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Mayor Kate Patrick. Credit: Mayerthorpe Freelancer.

We like to keep the manufactured housing subdivisions in areas where they’re not spot zoning into regular housing areas,” said Patrick.

That area was conducive to the manufactured housings that surround it.

Patrick mentioned that development in the new subdivision is making progress with developers and they are expressing interest, although nothing has been confirmed yet.

She added that Mayerthorpe was going to look into the concerns from Rosadiuk.

We’re in the process of reviewing our land use bylaw and some of the concerns that he brought up will be addressed in the new land use bylaw,” said Patrick.

NIMBYnotInMyBackYard

Credit: OHRC.ON.CA, under fair use.

The Daily Business News covered the controversy in Mayerthorpe recently, and also here in the U.S., where in Aiken, South Carolina, Councilman Danny Feagin was quoted as saying “As long as it keeps the mobile home parks [sic] out, I think the folks would be satisfied,” in relation to a proposed rezoning ordinance. ##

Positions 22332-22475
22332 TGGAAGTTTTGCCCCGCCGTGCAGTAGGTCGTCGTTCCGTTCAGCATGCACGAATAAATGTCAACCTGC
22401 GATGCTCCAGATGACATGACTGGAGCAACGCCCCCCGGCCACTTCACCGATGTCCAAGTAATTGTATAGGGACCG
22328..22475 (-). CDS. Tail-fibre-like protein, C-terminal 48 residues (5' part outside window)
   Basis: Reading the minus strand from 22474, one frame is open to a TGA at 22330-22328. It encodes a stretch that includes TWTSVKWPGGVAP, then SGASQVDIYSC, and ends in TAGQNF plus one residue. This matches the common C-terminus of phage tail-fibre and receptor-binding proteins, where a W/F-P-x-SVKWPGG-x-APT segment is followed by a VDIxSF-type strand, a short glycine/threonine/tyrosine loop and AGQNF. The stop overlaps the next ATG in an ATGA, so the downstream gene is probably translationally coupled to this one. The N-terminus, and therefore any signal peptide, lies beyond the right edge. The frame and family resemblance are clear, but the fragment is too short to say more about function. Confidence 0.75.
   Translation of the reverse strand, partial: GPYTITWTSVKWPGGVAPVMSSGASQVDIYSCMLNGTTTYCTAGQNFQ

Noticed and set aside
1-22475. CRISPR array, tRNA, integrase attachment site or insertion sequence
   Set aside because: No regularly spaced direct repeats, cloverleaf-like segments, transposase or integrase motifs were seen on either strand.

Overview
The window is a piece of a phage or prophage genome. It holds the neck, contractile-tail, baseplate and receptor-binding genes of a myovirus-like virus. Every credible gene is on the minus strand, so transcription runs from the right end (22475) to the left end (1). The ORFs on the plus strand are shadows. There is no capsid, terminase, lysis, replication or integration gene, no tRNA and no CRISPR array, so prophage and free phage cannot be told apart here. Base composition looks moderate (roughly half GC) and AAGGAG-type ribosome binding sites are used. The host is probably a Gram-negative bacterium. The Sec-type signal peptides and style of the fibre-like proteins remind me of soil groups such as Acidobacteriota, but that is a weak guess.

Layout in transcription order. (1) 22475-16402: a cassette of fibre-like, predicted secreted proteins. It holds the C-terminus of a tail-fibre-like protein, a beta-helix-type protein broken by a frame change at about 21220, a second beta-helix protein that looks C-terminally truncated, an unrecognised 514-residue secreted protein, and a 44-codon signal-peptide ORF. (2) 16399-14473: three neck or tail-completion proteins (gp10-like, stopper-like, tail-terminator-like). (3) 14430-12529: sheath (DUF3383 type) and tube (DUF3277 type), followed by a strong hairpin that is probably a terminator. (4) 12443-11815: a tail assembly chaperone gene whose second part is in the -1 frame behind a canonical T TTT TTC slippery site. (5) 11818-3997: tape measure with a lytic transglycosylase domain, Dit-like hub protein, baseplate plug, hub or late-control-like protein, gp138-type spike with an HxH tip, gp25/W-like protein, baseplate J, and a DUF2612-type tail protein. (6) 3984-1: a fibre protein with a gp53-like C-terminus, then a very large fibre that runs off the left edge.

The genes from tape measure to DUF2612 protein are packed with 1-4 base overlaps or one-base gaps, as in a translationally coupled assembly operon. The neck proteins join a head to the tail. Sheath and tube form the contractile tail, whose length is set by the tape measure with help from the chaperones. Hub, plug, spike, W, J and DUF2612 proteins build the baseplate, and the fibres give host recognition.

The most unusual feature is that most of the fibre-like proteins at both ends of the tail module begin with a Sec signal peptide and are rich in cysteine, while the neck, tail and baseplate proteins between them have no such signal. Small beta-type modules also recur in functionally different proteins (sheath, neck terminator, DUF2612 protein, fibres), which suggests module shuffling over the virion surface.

(Image credits are as shown above.)

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RC Williams, for Daily Business News, MHProNews.

Submitted by RC Williams to the Daily Business News for MHProNews.

 

Proposal to Keep Manufactured Housing Out Sent Back to Planning Commission

January 17th, 2017 Comments off
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Nimby comic credit as shown, used here under fair use guidelines.